Cambodian Currency: Everything You Need to Know
If you get ready for your Cambodia trip, local currency is one of the most familiar concerns coming into your mind. Obtaining some basic information about Cambodia currency will help travelers know how to spend it in the right way and avoid unexpected risks during their trip in the Kingdom of Wonder.
Here are all things you need to know about Cambodian currency!
Khmer Riel (KHR)
Khmer Riel or Cambodian Riel has two distinct systems in different periods of the country’s history. In 1953, Cambodia gained independence from France and that also marked the debut of the first riel in the country. At that time, the Cambodian branch of the Institut d’Émission des États du Cambodge, du Laos et du Vietnamissued notes dual denominated in riel and piastre. Piastre was derived from pieces of eight (pesos) in Spain. This riel version was issued in banknotes and coins then being abolished in 1975, when the Khmer Rouge took control of the country.
When the Khmer Rouge was removed from power in 1979, the Central Bank was re-established and introduced the second riel as the Cambodia’s currency in 1980. Due to the severely disrupted economy and not money to replace, the central government had no choice except handing out the new money to the public immediately to encourage its use. This is also the current version coming in the following denominations: 50, 100, 500, 1000, 5000, 10 000 and 50 000 banknotes.
There are several speculations about the origin of the word “riel”. Many people believe that it comes from the Khmer word with the meaning of “small fish”. Others claim that the name derives from the high silver Mexican real used in the mid-19th century throughout Cambodia by merchants coming from Malay, China and India.
US Dollar (USD)
Although Khmer Riel is the official currency in Cambodia, US Dollars are also widely accepted almost everywhere in Cambodia, particularly in urban and tourist areas. Dollarization in Cambodia started in the 1980s and continued its process to the early 90s when the United Nation launched humanitarian aid into the country. In addition, Khmer refugees started sending remittances home, which contributed to the increase of inflation as high as 177% per year.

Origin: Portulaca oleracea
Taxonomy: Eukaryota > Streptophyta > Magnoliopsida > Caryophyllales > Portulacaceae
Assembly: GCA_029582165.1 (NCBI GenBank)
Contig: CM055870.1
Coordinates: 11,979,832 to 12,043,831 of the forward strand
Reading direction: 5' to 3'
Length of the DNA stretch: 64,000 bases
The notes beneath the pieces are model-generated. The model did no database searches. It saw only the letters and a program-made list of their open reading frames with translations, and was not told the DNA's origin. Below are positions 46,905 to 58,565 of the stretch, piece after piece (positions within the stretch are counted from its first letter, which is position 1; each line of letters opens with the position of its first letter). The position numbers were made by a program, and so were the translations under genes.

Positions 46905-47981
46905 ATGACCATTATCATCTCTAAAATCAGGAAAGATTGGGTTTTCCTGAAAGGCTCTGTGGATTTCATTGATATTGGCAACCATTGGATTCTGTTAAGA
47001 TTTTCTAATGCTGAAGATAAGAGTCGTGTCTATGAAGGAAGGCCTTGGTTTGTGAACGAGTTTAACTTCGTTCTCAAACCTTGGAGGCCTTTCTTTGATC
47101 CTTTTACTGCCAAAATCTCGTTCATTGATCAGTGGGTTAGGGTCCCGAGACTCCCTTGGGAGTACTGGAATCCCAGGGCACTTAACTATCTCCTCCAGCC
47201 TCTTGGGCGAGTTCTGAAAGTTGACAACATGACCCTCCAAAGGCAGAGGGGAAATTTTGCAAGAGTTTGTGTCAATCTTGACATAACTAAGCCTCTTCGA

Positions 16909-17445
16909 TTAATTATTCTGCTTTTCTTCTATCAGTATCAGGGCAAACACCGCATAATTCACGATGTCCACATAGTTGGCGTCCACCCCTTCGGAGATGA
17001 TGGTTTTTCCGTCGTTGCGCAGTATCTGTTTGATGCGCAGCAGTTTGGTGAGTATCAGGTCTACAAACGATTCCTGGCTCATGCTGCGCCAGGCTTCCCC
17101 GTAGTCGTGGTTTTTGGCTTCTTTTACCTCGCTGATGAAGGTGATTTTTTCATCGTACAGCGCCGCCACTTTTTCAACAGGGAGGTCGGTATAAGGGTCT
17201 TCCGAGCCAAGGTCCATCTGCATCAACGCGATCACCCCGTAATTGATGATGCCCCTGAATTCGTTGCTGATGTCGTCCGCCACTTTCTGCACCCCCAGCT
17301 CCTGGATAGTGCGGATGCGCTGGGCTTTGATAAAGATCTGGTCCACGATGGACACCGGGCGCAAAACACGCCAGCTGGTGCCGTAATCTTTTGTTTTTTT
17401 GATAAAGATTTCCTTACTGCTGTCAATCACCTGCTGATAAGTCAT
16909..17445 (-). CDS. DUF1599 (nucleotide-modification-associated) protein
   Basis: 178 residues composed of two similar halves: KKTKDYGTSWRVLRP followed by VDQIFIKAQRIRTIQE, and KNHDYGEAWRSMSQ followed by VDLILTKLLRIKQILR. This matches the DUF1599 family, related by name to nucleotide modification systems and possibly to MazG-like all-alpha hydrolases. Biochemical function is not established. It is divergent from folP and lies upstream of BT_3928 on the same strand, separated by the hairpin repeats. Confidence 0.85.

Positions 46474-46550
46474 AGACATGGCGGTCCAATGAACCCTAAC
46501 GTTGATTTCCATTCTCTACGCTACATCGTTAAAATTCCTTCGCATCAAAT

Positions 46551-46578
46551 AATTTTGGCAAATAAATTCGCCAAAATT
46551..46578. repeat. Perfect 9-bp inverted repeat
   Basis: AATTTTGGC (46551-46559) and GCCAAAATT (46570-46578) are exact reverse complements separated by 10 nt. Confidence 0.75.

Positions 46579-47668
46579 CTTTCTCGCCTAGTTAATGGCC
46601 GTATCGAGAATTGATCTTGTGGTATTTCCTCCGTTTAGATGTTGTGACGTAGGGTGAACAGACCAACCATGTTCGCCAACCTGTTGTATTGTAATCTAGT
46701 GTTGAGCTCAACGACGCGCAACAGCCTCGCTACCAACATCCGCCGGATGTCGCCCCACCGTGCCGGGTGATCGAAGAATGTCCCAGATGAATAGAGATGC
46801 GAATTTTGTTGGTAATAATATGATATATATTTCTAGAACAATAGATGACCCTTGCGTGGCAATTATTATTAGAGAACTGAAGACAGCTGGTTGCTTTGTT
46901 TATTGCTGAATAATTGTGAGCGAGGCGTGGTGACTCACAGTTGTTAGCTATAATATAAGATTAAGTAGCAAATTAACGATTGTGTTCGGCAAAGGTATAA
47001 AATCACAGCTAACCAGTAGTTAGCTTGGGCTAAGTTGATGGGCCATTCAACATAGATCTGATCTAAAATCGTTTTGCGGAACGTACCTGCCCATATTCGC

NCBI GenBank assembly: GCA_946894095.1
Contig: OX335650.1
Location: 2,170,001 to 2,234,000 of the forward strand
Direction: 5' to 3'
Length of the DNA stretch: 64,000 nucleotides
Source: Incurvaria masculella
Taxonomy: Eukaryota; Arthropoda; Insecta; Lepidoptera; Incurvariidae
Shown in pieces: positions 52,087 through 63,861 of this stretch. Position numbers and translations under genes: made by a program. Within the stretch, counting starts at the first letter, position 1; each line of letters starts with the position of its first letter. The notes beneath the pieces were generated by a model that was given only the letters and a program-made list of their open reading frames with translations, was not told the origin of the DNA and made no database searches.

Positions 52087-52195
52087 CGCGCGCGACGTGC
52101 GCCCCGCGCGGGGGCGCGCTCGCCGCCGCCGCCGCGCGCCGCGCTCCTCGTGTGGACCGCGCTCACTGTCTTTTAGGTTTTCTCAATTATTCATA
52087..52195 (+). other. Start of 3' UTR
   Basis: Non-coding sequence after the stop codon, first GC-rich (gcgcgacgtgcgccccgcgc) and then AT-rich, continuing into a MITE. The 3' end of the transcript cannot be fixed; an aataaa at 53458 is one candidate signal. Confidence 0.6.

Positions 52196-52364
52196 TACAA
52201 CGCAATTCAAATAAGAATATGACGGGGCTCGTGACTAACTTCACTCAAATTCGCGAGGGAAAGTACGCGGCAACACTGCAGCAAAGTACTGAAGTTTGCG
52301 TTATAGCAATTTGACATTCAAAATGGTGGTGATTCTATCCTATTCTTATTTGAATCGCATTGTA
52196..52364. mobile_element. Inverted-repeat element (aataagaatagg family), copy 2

That incident eroded the public confidence in the riel, as well as encouraged the use of the dollar. From 1991 to 1993, the United Nations Transitional Authority in Cambodia – one of the largest UN operations in history, allocated around 22,000 international personnel throughout the country. These people’s expenditures in US Dollar represented a large part of the Cambodia economy during that period.
The exchange rate fluctuates between 4,000 and 4,200 Cambodian riels for 1 USD. Tourists can exchange money in banks but to get better deals, they should find local money changers in popular tourist sites. If your dollar bills are torn, ripped or old style banknotes, they will not be accepted. Therefore, make sure to bring your cash in perfect conditions for smooth circulation.
While travelling in the country with dual currency system like Cambodia, tourists can make payments in KHR, USD or a combination of the two. However, you should expect to get your change back in Cambodian riel and you might often pay more in USD compared to the local currency. Therefore, you should use riels to make smaller purchases to get the best price. In addition, if you travel to the remote areas where are not familiar with foreign tourists and locals don’t use US dollars, you should have some small notes of local currency in hand.
Recently, there is a campaign of de-dollarization which phases out small US dollar notes from the circulation. Cambodians hope to instill their national pride losing over the years by increasing the use of riel. Therefore, tourists may find that in marketplaces or roadside stalls, small US dollar notes $1, $2 and $5 are not usually accepted.
Bakong – Digital Currency
A central bank-backed digital currency was launched in October 2020 by the National Bank of Cambodia (NBC). This e-money was named as Bakong – a famous Angkorian temple, and it draws on blockchain technology co-developed by a Japanese fintech company.
By installing the mobile app with the same name of Bakong on any smartphone, users can make transactions in both riels and dollars by inputting the phone numbers of the payee or scanning the QR code. This payment type occurs no transaction fees whether users transfer money from their bank account to their Bakong account or vice versa.
Bakong utilizes the “Know-Your-Customer” tiered system, in which users have to register their ID at a bank branch to open a Bakong account. Furthermore, liquidity risks are minimal because Bakong’s digital riel and USD are backed to assets held at central bank.
The official launch of Bakong system is expected to promote social welfare through facilitating e-payment from person to person seamlessly without involving cash.
For more travel tips and information about currency in Cambodia, tourists can contact our professional team of travel consultants.